Mission accomplished: Rotary team builds goodwill abroad
The main goal of a Group Study Exchange trip that Hudson Rotarian Rob Howard led to the Czech Republic and Slovakia earlier this year was to further international understanding.
And that's what happened, according to Howard.
The five-member team from Minnesota and Wisconsin learned about and experienced the culture of the two countries during the tour from May 10 to June 8. And they shared what life is like back here in the Twin Cities area and Hudson.
There are similarities - and differences.
"It's cheese, farming, beer and lots of potatoes," Howard said laughingly of rural areas of the two eastern European countries. "And fried cheese. You'd have cheese with cheese. You'd have deep-fried cheese."
His fellow team members -- all Minnesotans -- made jokes about Howard being a cheesehead, which the Czech and Slovak audiences didn't quite understand, but found humorous anyway.
The Czechs' and Slovaks' perspective on history, however, is significantly different from ours, according to Howard.
"We have such a short history," he said. "There, the buildings that are 200 years old are new. That's the new church, because the original church was from 1250."
When Rotary groups from other countries come to our region, local clubs tend to focus on showing them the projects they're working on, Howard said.
"There, there's so much history, to learn the region you've kind of got to go see the castles. You've got to see the great cathedrals. That's really who they are," he said.
"We are so much about what we do. It seems to me they are more about who they are."
Howard, a North Hudson resident and long-time Rotarian, went through a daylong interview process with other candidates to be selected to lead the Group Study Exchange.
The four non-Rotarians picked for the Rotary District 5960 team were:
--Ann Meier, a sociology professor at the University of Minnesota;
--Tricia Mensing, a financial representative for Northwestern Mutual;
--Deb Most, the interim director of the Minnesota Social Service Association; and
--Jamie Hopkins, a management analyst for the Minnesota Department of Revenue.
Howard said the other team members understood the goodwill mission of the trip and were excellent at carrying it out.
"They were so good I didn't have to do much," he said. In their visits to 11 Rotary clubs, the team members would mingle with the local Rotarians, striking up conversations even when language differences made it difficult.
The team prepared a presentation to give to the Czech and Slovak clubs before leaving on the trip.
Howard would talk about Rotary District 5960, the Minnesota and Wisconsin district that the Hudson Rotary clubs are of part of.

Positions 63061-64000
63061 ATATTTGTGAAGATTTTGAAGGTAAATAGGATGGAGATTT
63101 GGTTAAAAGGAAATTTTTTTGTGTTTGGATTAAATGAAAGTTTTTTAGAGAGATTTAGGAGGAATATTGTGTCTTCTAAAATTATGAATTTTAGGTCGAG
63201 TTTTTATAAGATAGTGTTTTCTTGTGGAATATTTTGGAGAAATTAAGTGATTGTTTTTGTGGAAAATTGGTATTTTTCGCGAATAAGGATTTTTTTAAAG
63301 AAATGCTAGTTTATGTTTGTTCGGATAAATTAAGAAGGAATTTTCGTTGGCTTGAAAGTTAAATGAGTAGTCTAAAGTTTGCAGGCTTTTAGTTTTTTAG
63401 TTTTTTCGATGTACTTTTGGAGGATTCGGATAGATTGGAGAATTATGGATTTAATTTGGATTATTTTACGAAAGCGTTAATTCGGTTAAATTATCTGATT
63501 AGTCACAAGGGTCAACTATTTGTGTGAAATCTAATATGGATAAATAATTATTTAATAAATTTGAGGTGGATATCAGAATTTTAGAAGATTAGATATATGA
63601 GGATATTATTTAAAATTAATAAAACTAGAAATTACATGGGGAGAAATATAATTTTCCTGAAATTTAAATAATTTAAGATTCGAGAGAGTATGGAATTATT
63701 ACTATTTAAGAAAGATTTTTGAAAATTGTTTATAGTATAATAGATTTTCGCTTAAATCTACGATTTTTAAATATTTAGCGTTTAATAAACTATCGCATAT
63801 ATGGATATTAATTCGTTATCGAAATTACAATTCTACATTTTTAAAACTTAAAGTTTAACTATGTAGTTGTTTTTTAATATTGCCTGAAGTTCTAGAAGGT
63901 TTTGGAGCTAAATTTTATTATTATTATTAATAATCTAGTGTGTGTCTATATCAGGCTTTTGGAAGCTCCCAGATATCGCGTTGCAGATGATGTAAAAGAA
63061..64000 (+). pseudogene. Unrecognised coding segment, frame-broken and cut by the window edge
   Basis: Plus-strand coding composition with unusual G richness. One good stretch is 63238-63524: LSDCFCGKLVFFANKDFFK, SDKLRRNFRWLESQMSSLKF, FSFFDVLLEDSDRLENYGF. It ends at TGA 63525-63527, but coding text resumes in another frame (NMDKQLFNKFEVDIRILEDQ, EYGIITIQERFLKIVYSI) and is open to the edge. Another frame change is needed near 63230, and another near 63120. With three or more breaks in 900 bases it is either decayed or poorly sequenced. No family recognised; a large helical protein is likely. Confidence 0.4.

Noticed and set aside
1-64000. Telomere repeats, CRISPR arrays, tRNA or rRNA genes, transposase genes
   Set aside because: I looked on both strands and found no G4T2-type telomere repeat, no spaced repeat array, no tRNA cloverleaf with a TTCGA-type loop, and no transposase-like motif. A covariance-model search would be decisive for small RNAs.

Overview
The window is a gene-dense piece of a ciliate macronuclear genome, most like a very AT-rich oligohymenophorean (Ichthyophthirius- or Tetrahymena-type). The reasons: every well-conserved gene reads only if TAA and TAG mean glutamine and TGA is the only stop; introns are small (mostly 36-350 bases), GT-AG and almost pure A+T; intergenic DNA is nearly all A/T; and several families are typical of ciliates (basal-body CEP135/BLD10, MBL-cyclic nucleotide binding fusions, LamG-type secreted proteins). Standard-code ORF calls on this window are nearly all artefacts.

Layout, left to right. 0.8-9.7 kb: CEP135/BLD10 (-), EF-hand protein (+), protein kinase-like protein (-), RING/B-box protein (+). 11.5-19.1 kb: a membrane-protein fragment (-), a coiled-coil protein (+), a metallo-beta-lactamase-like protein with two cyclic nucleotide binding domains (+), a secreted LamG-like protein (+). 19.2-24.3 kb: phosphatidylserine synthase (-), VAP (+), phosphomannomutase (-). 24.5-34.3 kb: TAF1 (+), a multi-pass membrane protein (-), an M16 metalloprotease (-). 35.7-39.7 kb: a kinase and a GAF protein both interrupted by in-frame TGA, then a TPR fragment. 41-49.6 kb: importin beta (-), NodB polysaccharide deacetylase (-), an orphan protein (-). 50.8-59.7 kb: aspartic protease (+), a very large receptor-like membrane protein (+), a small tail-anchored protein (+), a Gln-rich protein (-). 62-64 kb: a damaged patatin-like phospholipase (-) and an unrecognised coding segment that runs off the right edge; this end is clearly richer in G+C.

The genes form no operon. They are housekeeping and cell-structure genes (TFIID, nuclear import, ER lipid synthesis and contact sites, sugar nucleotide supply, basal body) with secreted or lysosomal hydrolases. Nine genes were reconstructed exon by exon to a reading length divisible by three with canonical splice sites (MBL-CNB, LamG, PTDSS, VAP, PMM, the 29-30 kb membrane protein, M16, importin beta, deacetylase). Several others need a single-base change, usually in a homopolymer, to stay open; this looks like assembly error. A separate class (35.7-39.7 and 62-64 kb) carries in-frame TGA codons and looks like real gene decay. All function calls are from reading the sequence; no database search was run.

He borrowed Garrison Keillor's line from "The News from Lake Wobegon" to describe it as a place where "the women are strong, the men are good-looking and the children are above average."
In Slovakia, the team learned a popular folk song, "Tonsuj Tonsuj," and opened their presentations by singing it.
"They all liked it. It was a nice way to break the ice," Howard said. "They would actually sing along."
After the introduction, each team member would speak about their home, family and work.
Unlike in Hudson, the club meetings usually revolved around an evening dinner at a restaurant. The dinner and meeting evolved into a social hour and "a lot of conversation," Howard said.
Upon arrival in the Czech Republic, the team spent two nights in Prague to recover from jet lag and do some sightseeing.
They then took a five-hour ride across the country to Slovakia for their first GSE stay. There, they attended their first club meeting, made their first presentation and stayed in the homes of host families.
On their visits to different cities, the individual team members would have vocational days, visiting places and with people in similar vocations to theirs.
"Of course my experience was amazing because every day was a vocational day," said Howard, a senior design architect for Pope Architects in St. Paul.
Everywhere he looked there were architectural wonders. Prague is called the city of 100 spires because of its many historic churches and other public buildings.
"It's a beautiful city," Howard said of Prague. "It's amazingly historic. They never tore things down and rebuilt. The old stuff all stayed."
Howard spent time with architects that designed Slovakia's national theater in the capital city of Bratislava, and with architects in the Czech city of Prostejov.
Early on in the visit, the team attended the annual conference for Rotary district from the Czech Republic and Slovakia, held in the Czech city of Brno.
They then crisscrossed the two countries, visiting Rotary clubs in four cities during one five-day stretch.
They spend 10 of their nights in Prague at three different times. The final stay in Prague was shortened by the flooding the city experienced in the final days of their tour.
Howard noted that the Czech Republic has been free of Communism for just 23 years.
He said team members heard stories about what life was like under Communist control, and how people died trying to escape from it.
Young people were told what occupations they have. People lived in dreary apartment flats and were afraid to let visitors in fearing they might be government informants.
"The whole cultural learning part of it was very interesting," Howard said. "You absorbed it from your host families over time, talking to people, hearing stories."
"People were so gracious and generous and hospitable," he added. "They were so free with their time, arranging for our visit and taking us around."